Free Tuition Program Now Offered
Affordable Access Award program is first of its kind in Illinois and addresses national call for affordability and access in higher education.
November 13, 2013, Carlinville, IL— The mother cried when she learned her daughter would be able to attend college. They had taken the tour, met faculty and staff and were impressed with the college. It was later in the day when they met with the Director of Admissions and had a confession – they did not have much money for college. In fact, they had a $0 Estimated Family Contribution, according to the Free Application for Federal Student Aid (FAFSA). That’s when she learned that there would likely be no charge for tuition. So went the first real explanation of the Affordable Access Award.
Dr. John Comerford, Blackburn College’s 16th President, announced the new Affordable Access Award program during his inaugural address on November 2. This major financial aid program, the first of its kind in Illinois, allows free tuition to Illinois students with the greatest need.
During his address, Dr. Comerford cited three ways that Blackburn College was distinctive. Noting the college’s commitment to residential undergraduate liberal arts education and its 100-year-old, one-of-a-kind student managed work program, he then added that Blackburn is meaningfully different and unique in providing access to higher education for all students.
“We are fortunate in the United States to have the premier system of higher education in the world. 94% of American parents want their kids to go to college,” commented Comerford, “and it’s clear that college remains the top perceived path to financial security. We have much to be proud of, but we’re slipping.”
He went on to point out several facts:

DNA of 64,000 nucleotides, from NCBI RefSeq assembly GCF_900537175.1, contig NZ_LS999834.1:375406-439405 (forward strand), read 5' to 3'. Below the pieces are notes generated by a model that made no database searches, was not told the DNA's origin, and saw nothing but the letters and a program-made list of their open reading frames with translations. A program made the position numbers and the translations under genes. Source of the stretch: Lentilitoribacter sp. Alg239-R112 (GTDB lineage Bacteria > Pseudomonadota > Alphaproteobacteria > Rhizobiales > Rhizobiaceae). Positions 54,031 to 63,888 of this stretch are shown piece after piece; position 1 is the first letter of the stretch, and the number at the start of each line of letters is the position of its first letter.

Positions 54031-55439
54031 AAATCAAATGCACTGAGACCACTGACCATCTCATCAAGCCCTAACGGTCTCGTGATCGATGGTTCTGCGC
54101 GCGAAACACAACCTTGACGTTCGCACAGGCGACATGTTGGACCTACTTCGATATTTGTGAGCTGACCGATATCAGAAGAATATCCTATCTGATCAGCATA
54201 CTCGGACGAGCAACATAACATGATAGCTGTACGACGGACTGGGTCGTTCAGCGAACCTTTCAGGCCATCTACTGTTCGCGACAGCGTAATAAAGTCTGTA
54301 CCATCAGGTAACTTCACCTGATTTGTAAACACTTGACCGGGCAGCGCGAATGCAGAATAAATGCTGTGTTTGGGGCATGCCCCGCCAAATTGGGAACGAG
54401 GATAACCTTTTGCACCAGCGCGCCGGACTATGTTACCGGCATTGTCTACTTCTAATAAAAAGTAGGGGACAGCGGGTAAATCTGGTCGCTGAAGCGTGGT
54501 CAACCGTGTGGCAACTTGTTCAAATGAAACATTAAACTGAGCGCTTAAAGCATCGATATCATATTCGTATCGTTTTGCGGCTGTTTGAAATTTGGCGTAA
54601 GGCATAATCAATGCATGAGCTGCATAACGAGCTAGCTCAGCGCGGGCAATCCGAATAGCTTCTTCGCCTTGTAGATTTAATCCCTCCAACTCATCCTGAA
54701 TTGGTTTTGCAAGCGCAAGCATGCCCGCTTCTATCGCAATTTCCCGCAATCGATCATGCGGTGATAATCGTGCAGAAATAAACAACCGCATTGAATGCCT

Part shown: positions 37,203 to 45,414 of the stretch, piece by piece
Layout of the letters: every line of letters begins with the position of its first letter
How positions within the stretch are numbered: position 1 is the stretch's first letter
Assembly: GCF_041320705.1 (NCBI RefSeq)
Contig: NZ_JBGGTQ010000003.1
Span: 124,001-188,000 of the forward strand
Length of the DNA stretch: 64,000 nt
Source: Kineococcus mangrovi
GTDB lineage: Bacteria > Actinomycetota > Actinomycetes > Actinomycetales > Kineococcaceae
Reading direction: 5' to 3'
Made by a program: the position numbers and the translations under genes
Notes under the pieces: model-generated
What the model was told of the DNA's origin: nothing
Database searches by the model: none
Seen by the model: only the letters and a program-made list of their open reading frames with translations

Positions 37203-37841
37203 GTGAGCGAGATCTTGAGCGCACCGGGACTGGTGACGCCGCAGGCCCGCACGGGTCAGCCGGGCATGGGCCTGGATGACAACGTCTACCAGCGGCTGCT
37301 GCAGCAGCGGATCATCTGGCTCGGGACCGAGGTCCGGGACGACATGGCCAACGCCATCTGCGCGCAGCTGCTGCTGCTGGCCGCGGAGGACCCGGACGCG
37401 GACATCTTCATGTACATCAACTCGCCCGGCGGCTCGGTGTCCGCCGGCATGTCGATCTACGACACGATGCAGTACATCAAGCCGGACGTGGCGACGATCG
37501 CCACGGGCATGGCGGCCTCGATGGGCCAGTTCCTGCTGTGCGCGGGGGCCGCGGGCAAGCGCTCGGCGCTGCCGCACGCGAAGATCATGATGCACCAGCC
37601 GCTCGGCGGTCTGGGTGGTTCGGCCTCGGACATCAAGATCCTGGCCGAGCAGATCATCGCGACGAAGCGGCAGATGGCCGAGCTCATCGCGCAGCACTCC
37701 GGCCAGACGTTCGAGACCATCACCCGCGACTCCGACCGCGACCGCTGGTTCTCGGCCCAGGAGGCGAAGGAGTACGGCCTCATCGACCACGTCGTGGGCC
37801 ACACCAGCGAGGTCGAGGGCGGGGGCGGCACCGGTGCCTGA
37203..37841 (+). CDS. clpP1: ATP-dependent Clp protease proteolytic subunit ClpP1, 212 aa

- A generation ago, the US was #1 in college degrees held by the 25 to 34 year old population. Today, we’re 12th.
- 70% of high school grads go immediately on to some form of higher education. Only 25% of students that start college achieve a degree.
- In 1980, the average cost of attendance at a four-year college (public and private averaged) was just under $3,500… $8,700 in today’s dollars. Today, the average cost is $22,000. That a 250% increase in constant dollars.
- Between 2001 and 2010 the cost of a university education soared from 23% of median annual earnings to 38%.
- In 2000, families paid an average 37% of a student’s cost of attendance. Today, just 13 years later, it is less than 27%.
- For students from families in the top 20% of incomes, most – 53% – will achieve a bachelor’s degree. For kids from the bottom 20% of family incomes, just 11% will get a degree.
- In 1980, 60% of Pell students, students from low income families, were enrolled at four-year college campuses—today it’s just 37%.
- Illinois is in the bottom ten states for getting Pell students to four-year campuses. 20 years ago, 40% of public college students where Pell-eligible—today it’s just 30%.
“Low income students are desperate for a college degree, but are increasingly left with few choices. Our colleges have been too caught up in seeking prestige to be bothered to help these students. There is unfortunately no prestige in helping financially needy students.”
“Blackburn has always been different in this regard,” Comerford said. “We have never shied from this mission. Perhaps because of the work program, there is no compunction here about serving those who cannot afford alternatives.”
The Affordable Access Award, or AAA, allows students whose families can offer little or no financial support (as defined by an Estimated Family contribution on the FAFSA of $0) to attend Blackburn without paying tuition. They will earn some of it through the work program, receive Pell and Illinois MAP grants, and the college will take care of the rest.
More information is available at http://www.blackburn.edu, or by contacting the Blackburn College Office of Admissions at 800-233-3550.